As we approached the city of Abraham, Mecca, more mysteries unfolded. I entered the Grand Mosque to the most magnificent and simple site, the Kaa’ba. The simple house built by Abraham and his son Ishmael for the sole purpose that I, after thousands of years, shall come stripped of all of my worldly embellishments, wearing only the two death shrouds, to go around it. This is a proclamation that I will put the house of God that Abraham erected to my left, where my heart lies, and go around it shoulder to shoulder with brothers and sisters of every race, every land, every sect, and every language. We are now all equal. We all seek to follow the pure monotheism of Abraham who loved God and put Him alone in his heart. We all must do that at the same time and follow it by praying behind the Stand of Abraham where he stood to build the Kaaba to show that we pray behind the father of Monotheism. He is our Imam, he is our example, and he gave us the name Muslims, the submitters in peace to the will of the one and only deity, Allah.
We then drink from the well of Ishmael that miraculously flowed with water since Ishmael kicked the ground with his foot in desperation as a baby. He was thirsty for water in this desolate desert as his mother, our mother, Hager ran from one mountain to another. I did the same. She never gave up hope that the God of Abraham will come through for her and her son, nor will I. My thirst might not be for water but for peace, harmony, understanding, and happiness for all the children of the world and not just my mother Hager’s child. Yes, seven times she did so and seven times I shall do the same. I then cut some of my hair to shed more of what material attachments I have. Every step of the Hajj brought me closer to Abraham, to his God, and to the day when I shall be brought back to be judged. How did I do with God’s trust, and my humanity in which He entrusted me with, and its dominion over everything, and myself.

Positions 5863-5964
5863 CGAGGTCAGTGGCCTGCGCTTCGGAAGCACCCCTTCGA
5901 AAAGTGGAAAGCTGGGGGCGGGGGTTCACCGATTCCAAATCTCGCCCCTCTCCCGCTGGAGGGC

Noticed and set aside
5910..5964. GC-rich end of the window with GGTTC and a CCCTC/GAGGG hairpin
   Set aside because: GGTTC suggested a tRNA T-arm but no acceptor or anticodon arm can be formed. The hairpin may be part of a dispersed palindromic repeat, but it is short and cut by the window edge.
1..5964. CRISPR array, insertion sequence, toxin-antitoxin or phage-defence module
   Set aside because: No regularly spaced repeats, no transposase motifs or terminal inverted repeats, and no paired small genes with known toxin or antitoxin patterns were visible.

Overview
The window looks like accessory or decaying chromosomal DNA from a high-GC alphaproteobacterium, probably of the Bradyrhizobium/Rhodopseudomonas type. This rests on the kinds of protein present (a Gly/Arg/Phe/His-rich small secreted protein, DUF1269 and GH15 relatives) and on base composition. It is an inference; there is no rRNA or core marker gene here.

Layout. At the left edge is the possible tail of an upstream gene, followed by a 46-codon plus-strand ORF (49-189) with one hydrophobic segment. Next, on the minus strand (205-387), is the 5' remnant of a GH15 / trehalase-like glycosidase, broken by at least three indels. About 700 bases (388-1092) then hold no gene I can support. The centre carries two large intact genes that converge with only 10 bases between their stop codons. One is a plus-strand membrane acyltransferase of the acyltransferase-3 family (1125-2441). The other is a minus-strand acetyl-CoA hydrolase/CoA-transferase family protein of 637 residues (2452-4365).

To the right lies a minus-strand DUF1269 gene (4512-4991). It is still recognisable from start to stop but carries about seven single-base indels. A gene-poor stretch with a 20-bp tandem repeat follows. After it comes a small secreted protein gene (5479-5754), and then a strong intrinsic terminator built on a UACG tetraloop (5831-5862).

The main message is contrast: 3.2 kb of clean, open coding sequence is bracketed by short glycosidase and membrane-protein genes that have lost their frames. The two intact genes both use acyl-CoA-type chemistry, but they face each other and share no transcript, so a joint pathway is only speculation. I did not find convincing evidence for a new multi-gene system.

We prayed, we supplicated, we recited the Quran, we conferred with our brothers and sisters from the around the world. We prepared ourselves for the Grand Hajj.
We then shrouded ourselves with the same simple white pieces and departed Mecca to the plain of Arafat which was given this name when Adam and Eve reunited after departing the garden for eating from the forbidden tree. Arafat means recognizing one another. It resembles the day when Allah shall gather every man and woman on a plain to await His judgment. We stayed in tents side by side with other people who we have never met before yet they are our brothers and sisters now. Just as we will lie side by side after death with others we don’t know but they will be our close neighbors until we are resurrected back to life for judgment. That day of Arafat, which is also known as the Grand Hajj, after sunset, every pilgrim heads through a journey to the final days of hajj, the days that resemble our passing over the path that traverses the Hell fire on the journey to Paradise. Overnight, we stop in the plane of Muzdalefa, a place in which we beseech our maker under the naked sky to accept our good deeds and forgive our shortcomings. Then following sunrise, the sea of people rushed to Mena, which means wish, as it reminds us of Paradise, our ultimate wish. But before reaching our tents, we go to stone the site upon which Satan tempted Ishmael, Hager, and Abraham as the patriarch was preparing to fulfill Allah’s command to slaughter his son Ishmael. With this symbolic stoning with small pebbles, we fight our demons and self indulgences, our prejudices, tyrannies, hypocrisies, and all other ills.